Our research of local plants and wildlife – Flora & Fauna of Mt Gravatt Reserve by Sue Jones & Michael Fox, combined with our bush restoration experience allows us to see huge potential in thoughtful development of the Scenic Outlook.

For detailed information on our environmental view of maximising the community and tourist experience of Mt Gravatt Outlook go to our blog post –

https://megoutlook.wordpress.com/2010/02/07/restoring-unique-scenic-outlook/

Michael Fox
Fox Gully Bushcare – http://www.foxgully.wordpress.com
Mt Gravatt Environment Group – http://www.megoutlook.wordpress.com

Posted by: Michael Fox17 March 2010 at 09:07 AM

MEG Clean Up Australia on Mt Gravatt results:

  • 23 volunteers
  • 12 large bags of rubbish removed
  • 12 large bags of recyclables removed
  • sundry large items removed – car tyres, metal pipes and wooden posts

Sue Jones, MEG Secretary, is very pleased with this result, the community volunteer support and the support of the Echidna Magic team who opened the Kiosk for the Clean Up.

Sue is optimistic that with the new gates closing the Outlook at night visitors are taking more care of the reserve. “The mountain is entering an exciting new phase. Let’s hope our aspirations for the place eventuate!”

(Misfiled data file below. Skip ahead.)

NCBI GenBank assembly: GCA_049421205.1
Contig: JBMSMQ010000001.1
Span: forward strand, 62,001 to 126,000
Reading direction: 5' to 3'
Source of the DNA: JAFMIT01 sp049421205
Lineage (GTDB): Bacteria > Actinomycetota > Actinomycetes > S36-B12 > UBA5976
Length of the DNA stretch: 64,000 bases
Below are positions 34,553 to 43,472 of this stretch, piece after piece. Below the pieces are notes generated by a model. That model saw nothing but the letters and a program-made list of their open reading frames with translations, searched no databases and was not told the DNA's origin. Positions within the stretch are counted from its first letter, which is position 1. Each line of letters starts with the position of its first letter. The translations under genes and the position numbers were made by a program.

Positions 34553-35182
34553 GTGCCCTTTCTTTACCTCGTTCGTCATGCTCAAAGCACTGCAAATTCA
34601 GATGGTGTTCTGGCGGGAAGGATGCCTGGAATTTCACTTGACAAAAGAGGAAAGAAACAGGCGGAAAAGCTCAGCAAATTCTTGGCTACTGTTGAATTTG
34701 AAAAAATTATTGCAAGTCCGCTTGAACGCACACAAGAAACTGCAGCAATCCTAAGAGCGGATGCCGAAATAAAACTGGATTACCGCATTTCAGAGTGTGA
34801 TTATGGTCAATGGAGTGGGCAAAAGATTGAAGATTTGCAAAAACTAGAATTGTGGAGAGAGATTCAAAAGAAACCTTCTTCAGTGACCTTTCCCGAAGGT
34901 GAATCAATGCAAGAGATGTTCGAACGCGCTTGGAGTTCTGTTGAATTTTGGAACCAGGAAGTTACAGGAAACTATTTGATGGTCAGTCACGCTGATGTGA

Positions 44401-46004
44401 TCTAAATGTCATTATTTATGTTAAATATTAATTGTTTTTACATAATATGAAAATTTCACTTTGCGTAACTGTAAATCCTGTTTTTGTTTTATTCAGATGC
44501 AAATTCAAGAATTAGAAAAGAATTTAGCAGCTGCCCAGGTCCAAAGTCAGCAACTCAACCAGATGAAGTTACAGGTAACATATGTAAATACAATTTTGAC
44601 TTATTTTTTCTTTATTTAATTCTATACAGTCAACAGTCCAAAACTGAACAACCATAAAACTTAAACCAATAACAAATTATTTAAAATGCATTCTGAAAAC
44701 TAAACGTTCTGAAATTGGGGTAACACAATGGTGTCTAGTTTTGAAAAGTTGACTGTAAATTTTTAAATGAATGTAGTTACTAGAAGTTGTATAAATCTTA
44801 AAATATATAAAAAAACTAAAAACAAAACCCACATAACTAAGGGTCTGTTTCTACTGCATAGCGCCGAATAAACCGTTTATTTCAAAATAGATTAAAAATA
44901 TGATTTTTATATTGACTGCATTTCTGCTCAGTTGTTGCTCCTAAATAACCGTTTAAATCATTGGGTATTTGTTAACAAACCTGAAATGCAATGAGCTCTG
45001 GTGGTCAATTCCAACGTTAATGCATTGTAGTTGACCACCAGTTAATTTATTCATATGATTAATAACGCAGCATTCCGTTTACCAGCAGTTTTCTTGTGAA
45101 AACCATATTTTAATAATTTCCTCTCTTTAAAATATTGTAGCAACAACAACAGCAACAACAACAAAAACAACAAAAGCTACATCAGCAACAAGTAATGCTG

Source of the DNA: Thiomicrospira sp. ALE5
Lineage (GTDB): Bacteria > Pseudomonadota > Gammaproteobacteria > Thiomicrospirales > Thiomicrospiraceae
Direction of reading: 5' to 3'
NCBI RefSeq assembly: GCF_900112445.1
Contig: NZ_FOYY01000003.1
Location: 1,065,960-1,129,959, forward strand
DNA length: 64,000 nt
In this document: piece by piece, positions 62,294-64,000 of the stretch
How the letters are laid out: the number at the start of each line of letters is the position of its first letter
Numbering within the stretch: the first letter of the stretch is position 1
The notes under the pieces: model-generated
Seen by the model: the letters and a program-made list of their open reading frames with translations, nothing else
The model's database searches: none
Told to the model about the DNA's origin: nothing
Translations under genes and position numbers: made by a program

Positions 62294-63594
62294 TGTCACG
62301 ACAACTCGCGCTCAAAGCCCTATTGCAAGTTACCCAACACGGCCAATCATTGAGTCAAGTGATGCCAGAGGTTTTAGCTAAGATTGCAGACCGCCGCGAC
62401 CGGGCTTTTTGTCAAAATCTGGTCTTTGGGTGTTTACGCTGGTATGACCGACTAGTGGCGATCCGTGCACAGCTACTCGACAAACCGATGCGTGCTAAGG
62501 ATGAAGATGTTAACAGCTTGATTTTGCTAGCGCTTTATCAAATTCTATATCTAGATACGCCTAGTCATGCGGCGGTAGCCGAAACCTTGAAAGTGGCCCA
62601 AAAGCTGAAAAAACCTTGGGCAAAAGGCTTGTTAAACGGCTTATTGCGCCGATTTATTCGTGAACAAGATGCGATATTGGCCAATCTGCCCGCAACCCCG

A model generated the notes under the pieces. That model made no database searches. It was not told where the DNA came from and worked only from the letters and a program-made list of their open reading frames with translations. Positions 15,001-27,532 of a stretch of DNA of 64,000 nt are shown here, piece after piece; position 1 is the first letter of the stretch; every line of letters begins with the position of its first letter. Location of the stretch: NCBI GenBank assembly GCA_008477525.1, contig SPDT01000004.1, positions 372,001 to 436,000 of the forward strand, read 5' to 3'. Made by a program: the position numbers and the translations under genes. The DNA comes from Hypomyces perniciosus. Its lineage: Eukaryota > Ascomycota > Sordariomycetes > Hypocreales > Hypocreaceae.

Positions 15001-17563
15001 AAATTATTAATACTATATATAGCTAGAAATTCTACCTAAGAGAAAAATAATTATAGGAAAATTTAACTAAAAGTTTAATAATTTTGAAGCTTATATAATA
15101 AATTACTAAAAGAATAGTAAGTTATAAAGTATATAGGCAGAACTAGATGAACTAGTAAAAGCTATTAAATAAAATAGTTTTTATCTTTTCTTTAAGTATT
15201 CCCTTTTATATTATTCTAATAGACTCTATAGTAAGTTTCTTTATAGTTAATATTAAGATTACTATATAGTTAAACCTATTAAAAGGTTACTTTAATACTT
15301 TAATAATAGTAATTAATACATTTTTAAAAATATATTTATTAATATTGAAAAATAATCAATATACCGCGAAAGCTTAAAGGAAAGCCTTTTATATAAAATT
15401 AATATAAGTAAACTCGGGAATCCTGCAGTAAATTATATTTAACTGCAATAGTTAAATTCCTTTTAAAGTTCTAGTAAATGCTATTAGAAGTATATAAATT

When did you last visit the beautiful Mt Gravatt Outlook?

Mike Fox

Echidna Magic Kiosk opended for MEG’s Clean Up Australia on Sunday … thank you to the First Contact team.

Trish Williams was obviously very proud as she told the planned opening times for Echidna Magic:

Kiosk

  • opens today – Monday 8th
  • opening times – 9am to 7pm Monday to Sunday

Restaurant

  • planned opening Monday 15th
  • opening times – 9am to 9pm Monday to Sunday

Personally I’m planning Sunday breakfast on the deck. Good food, strong coffee and a view to die for.

Congratulations and best wishes to Trish and her team.

We in MEG look forward to building a strong partnership: sharing our environmental knowledge and experiencing indigenous culture and history, as we recreate Mt Gravatt as one of Brisbane’s iconic community and tourist attractions.